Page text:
UPDATE 2-TransCanada opens Gulf Coast line, breaking U.S. oil bottleneck

Wed Jan 22, 2014 2:47pm EST
 
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By Scott Haggett and Nia Williams

CALGARY, Alberta Jan 22 (Reuters) - TransCanada Corp on Wednesday began delivering crude through a major new pipeline from Oklahoma to the Gulf Coast, commissioning a $2.3 billion project expected to help eliminate a bottleneck that has warped the U.S. oil market for three years.

For company officials, the launch of the 700,000-barrel-per-day conduit -- originally conceived as the southern leg of the contentious Keystone XL line from Canada -- was a chance to claim a milestone in the drive toward reducing U.S. reliance on foreign oil, hailing the project for delivering cheaper crude to Gulf refiners and creating thousands of U.S. jobs.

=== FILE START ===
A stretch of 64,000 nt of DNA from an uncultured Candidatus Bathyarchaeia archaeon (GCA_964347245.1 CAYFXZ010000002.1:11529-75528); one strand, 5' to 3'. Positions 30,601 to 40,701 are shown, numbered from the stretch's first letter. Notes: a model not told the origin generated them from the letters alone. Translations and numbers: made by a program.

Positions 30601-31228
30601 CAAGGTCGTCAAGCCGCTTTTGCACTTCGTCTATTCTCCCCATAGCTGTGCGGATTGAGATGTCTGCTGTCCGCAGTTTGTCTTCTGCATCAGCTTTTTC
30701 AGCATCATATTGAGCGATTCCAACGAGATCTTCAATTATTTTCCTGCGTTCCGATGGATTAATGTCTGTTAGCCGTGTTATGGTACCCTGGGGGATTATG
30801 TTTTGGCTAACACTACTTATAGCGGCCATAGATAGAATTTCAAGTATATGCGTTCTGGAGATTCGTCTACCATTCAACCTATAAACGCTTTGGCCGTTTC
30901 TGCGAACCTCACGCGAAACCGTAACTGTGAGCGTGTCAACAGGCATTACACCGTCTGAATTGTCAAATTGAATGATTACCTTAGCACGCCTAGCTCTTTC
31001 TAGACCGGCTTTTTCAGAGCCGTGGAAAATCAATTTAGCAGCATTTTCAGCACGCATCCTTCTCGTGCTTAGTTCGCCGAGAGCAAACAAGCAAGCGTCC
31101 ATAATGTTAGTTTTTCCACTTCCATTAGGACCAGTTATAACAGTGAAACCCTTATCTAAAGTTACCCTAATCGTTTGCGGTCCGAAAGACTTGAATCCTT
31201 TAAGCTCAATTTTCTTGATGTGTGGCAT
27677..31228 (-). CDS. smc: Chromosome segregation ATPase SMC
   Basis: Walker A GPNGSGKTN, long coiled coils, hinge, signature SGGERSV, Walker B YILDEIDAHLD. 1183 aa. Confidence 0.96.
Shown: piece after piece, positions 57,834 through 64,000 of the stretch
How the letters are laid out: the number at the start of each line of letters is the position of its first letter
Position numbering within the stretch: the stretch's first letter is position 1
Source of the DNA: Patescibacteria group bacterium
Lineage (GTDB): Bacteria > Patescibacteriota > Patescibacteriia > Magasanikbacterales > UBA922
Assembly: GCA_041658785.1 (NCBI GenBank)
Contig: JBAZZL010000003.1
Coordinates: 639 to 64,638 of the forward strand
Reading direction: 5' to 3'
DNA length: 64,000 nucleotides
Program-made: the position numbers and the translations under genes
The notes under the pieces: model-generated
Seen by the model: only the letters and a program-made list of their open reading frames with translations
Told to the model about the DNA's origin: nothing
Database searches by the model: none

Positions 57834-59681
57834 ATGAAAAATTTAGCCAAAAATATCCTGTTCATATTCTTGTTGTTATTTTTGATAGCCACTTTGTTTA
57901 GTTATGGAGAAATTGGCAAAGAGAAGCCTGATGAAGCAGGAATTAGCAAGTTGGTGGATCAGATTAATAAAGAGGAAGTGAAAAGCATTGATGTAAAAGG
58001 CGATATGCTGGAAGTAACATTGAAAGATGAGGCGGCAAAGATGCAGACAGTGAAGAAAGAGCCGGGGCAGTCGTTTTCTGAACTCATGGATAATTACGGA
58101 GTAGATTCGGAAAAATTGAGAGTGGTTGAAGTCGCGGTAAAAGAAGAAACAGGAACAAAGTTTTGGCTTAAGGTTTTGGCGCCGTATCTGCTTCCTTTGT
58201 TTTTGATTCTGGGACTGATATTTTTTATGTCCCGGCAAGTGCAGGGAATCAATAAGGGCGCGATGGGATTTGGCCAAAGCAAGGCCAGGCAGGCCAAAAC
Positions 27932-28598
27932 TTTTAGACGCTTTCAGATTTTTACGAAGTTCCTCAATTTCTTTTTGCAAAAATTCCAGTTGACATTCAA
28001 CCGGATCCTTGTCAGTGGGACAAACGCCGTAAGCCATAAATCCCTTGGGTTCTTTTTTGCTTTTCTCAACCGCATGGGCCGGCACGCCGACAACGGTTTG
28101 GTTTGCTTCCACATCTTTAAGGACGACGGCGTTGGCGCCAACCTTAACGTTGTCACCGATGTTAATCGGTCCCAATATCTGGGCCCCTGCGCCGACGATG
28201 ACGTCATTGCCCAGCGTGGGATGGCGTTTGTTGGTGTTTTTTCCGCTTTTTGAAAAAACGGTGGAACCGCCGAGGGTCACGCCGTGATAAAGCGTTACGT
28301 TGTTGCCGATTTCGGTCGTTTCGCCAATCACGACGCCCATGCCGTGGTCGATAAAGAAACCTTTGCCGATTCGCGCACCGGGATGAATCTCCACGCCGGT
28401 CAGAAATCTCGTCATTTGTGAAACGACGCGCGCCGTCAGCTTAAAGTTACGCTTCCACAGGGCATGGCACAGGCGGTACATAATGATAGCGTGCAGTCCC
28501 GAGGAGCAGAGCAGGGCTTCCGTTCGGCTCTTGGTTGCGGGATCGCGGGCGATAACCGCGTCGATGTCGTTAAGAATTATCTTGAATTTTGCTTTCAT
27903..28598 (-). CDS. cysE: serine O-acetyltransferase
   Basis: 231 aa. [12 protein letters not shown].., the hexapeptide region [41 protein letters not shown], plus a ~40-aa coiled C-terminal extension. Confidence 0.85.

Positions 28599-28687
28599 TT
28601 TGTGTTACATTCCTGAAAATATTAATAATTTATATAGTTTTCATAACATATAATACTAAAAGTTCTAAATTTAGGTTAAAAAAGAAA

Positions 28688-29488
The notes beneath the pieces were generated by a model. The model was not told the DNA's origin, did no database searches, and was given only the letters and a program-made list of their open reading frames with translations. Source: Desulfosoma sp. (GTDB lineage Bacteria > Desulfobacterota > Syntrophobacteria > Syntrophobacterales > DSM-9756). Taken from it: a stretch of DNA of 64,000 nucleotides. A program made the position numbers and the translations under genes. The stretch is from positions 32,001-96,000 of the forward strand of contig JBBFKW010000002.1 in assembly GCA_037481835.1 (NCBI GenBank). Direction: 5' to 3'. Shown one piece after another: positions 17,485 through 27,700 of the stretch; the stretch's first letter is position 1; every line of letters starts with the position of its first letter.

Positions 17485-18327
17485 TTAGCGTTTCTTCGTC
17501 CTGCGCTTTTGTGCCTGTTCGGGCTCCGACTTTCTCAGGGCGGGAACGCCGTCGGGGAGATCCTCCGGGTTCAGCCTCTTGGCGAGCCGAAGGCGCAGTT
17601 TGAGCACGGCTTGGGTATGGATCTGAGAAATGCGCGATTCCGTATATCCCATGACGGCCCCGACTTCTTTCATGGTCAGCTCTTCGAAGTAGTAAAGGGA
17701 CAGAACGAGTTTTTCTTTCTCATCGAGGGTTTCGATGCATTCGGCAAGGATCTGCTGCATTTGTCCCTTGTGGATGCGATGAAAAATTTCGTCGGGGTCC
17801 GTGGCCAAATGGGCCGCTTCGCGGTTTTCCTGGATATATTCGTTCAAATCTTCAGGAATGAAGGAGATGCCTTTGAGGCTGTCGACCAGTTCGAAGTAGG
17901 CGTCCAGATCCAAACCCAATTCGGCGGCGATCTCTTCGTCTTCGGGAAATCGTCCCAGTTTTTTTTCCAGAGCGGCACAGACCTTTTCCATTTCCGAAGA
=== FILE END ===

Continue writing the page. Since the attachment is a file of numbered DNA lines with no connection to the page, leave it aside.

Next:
For oil traders, the line from the bloated Cushing crude oil storage hub to the cluster of refineries on the Gulf Coast of Texas is a major step toward erasing the yawning gap between depressed inland domestic crude oil prices and the much higher global prices paid on the coast.

Above all, it was an opportunity to vent TransCanada's mounting frustration over its main Keystone XL line, which, more than five years after the initial filing, is still awaiting a final decision from the Obama Administration.

"As we bring Gulf Coast into operation, again showing people this isn't an export pipeline and (will be) operated safely, that should provide the base underpinning and evidence that Keystone XL is at the end of the day just another piece of energy infrastructure," Russ Girling, TransCanada's chief executive, told reporters. "It is just a pipeline and it can be built and operated safely."

REFINERS' REJOICE   Continued...